This question raises several issues. The first problem lies with current federal policy. The Fertility Clinic Success Rate and Certification Act of 1992 requires fertility clinics to only report their pregnancy and birth success rates. This regulation creates incentives for physicians to transfer multiple embryos to ensure better success rates. Although the American Society for Reproductive Medicine (ASRM) has released voluntary guidelines that recommend physicians transfer only one embryo and no more than two to women 35 and younger,[iv] the emphasis on better numbers versus better health means that providers are still willing to transfer more embryos despite the potential risks to a woman and her newborn. This practice also assumes that multiple embryo transfer leads to higher pregnancy rates. Although, in the past, this has been the case, more recent research suggests single embryo transfer does not compromise the pregnancy rate, especially for younger women with high quality embryos.[v],[vi],[vii],[viii]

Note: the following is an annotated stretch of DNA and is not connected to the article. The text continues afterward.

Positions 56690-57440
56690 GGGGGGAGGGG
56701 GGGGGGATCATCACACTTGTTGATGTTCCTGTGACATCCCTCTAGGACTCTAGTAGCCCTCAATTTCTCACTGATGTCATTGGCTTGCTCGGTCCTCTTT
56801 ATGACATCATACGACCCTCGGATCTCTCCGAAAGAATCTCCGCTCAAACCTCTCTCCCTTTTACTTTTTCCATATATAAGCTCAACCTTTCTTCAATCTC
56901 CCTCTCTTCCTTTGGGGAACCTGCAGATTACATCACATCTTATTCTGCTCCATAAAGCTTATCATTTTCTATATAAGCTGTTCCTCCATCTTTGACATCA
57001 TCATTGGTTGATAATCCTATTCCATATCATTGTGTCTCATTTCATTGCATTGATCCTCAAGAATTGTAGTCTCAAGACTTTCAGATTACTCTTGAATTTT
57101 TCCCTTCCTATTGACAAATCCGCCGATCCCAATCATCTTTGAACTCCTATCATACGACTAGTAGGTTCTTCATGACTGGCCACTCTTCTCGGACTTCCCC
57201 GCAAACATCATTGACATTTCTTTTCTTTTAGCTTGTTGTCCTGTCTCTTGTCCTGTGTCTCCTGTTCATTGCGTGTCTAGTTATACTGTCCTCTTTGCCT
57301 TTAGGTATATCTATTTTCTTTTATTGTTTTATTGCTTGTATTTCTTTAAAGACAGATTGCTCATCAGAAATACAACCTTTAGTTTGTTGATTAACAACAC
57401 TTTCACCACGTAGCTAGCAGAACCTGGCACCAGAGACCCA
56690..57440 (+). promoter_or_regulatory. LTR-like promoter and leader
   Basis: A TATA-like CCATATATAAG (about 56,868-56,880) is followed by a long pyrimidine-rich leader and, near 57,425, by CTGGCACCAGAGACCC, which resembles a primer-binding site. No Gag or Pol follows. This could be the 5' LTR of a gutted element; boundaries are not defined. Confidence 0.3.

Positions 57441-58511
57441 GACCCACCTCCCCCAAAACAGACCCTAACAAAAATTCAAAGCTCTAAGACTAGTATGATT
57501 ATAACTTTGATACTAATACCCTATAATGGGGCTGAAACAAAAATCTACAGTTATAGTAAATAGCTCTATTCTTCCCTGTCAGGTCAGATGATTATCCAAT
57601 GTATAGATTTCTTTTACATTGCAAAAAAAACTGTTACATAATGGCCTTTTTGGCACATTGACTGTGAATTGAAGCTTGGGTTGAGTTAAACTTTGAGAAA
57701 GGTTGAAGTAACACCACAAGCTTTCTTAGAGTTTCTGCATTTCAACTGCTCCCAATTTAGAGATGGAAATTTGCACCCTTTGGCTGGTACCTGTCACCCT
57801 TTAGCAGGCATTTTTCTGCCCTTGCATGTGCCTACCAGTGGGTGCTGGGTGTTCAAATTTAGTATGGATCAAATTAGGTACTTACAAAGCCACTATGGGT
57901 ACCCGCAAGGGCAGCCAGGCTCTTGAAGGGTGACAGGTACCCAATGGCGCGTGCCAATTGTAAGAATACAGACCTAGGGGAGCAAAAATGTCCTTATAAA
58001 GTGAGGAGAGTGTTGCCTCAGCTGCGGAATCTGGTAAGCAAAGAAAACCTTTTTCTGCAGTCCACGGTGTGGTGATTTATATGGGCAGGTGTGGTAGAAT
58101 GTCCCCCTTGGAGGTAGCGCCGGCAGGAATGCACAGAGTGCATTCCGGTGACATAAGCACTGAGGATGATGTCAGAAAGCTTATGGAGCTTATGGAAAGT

Second, many insurance companies do not cover IVF treatment in the United States. In fact, two states—California and New York—have laws that specifically exclude coverage for IVF. For instance, California’s law requires health care plans that cover expenses on a group basis must “offer coverage for the treatment of infertility, except in vitro fertilization.” And even in states where infertility is covered, coverage may be limited to a one-time only benefit for expenses arising from the procedure. This means that many patients bear the full cost of IVF and, thus, feel pressure to transfer multiple embryos in order to achieve a pregnancy on their first try. And having twins is less costly initially than having successive singletons. Older women may even feel more pressure to have twins because they may not be able to become pregnant a second time.